A species recovery program was implemented to identify the processes that threaten species and formulate a definite strategy to properly address such threatening process and execute recovery actions.
In March 1997, three P. corroboree populations were chosen for population augmentation: Dargal Range (Site A) population with 32 calling males, Jugumba Range (Site B) population with 13 calling males, and Round Mountain Range (Site C) population with 2 calling males. These sites were inspected after the breeding season to collect clutches for captive rearing at the Amphibian Research Center (ARC) in Melbourne.
Sixteen nest out of 25 male nests in the three sites contained eggs. From the 16 nests, 374 eggs were gathered for captive rearing while 324 left in their respective nests for filed comparison. The highest level of mortality in the three field sites was observed during the over-winter stage, with total mortality in site B. For the captive-reared tadpoles, the highest rate of mortality was observed in the post-winter tadpole stage. The percentage of captive-reared animals survived was higher than the percentage survived at Site B, while there was no significant difference between the rate of survival for Site A and captive-rearing. Thirty-eight percent of the eggs collected from Site A survived through to metamorphosis as compared to 31% survival in the field (Hunter, Osborne, Marantelli, and Green 161). Fifty-three percent of the captive-reared animals survived through to metamorphosis, while Site B has no survivorship. Seventy percent of the captive-reared that was collected from Site C has survived through to metamorphosis and only 13% of eggs left in the field survived (Hunter, Osborne, Marantelli, and Green 162).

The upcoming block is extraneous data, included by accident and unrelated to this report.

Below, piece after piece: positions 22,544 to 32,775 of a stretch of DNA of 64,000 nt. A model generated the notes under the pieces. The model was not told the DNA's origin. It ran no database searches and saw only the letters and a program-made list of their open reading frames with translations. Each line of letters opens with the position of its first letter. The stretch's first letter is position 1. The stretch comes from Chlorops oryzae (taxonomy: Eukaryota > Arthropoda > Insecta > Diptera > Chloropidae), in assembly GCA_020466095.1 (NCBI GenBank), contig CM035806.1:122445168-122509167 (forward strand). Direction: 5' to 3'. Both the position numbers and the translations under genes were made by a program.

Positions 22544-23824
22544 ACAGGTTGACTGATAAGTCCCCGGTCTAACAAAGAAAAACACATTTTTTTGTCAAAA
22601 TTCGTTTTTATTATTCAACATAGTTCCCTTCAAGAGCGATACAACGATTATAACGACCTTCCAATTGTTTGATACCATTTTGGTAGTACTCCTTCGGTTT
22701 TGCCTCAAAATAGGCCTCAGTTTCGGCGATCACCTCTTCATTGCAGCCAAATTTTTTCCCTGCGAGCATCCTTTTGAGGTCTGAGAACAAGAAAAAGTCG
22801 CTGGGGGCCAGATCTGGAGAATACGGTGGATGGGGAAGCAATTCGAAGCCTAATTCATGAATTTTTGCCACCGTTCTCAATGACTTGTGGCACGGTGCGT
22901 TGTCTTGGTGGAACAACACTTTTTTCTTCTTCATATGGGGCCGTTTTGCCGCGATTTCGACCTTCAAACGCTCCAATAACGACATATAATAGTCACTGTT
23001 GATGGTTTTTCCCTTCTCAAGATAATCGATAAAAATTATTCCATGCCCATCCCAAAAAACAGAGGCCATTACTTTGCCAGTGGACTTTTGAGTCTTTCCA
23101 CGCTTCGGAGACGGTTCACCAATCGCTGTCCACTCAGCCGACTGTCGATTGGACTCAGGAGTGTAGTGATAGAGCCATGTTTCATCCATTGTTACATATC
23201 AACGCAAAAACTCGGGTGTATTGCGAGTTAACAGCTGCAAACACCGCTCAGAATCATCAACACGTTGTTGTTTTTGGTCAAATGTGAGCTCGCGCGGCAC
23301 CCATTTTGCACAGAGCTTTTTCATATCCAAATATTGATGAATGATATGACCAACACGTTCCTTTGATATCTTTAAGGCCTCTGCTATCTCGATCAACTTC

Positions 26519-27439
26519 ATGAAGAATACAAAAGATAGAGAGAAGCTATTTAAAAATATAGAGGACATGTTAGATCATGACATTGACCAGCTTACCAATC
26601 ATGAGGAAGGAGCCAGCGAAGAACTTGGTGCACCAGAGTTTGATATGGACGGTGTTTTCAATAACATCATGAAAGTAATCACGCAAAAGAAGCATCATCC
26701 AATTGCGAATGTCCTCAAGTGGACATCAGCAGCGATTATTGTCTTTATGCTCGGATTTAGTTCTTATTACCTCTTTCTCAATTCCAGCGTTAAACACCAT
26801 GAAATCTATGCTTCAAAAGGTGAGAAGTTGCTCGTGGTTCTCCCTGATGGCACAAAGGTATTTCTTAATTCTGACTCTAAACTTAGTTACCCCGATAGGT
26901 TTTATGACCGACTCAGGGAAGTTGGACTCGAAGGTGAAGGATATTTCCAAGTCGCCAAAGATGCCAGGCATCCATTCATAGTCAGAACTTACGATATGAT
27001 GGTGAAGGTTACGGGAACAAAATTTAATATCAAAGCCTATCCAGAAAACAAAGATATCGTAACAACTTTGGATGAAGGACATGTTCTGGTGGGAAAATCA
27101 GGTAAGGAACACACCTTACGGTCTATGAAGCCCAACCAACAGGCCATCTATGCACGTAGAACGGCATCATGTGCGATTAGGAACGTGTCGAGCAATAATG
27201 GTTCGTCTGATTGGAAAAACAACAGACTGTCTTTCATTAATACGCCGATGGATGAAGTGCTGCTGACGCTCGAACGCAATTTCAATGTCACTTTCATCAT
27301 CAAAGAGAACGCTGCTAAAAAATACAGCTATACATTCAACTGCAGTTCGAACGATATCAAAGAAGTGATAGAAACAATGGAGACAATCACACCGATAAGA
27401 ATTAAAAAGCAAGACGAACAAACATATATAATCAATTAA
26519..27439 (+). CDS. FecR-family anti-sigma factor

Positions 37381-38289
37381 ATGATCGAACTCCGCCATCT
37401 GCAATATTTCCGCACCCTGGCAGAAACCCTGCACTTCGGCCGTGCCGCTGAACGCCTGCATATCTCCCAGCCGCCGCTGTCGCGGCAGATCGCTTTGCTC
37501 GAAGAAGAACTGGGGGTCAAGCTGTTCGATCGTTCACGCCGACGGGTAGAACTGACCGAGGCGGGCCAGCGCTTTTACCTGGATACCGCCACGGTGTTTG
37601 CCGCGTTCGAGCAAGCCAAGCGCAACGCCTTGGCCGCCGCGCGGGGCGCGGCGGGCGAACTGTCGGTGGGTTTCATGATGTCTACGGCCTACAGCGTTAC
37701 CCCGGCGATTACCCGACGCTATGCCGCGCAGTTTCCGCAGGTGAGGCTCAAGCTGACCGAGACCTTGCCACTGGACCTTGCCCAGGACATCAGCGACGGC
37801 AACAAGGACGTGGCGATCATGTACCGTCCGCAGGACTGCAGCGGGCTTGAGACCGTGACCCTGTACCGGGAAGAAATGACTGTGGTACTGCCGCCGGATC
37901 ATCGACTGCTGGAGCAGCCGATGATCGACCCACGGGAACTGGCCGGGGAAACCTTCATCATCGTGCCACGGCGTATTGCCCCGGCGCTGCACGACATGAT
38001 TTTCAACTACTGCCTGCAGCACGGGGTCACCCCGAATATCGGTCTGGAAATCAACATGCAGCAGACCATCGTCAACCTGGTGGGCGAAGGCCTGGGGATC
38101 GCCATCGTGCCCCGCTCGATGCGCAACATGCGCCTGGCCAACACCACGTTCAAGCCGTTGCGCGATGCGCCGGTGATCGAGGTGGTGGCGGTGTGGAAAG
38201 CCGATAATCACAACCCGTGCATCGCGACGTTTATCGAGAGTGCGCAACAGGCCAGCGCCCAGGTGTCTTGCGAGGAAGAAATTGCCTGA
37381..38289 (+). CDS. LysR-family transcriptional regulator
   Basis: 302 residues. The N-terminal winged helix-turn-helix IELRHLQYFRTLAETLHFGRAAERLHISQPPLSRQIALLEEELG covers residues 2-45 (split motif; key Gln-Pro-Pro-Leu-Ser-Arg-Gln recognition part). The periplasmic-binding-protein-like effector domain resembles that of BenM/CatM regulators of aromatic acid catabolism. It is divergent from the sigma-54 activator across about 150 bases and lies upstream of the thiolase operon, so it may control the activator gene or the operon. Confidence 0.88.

During the post-winter stage, the field tadpoles had higher rate of survival than the captive-reared animals, in which early release tadpoles exhibited higher survival rate than the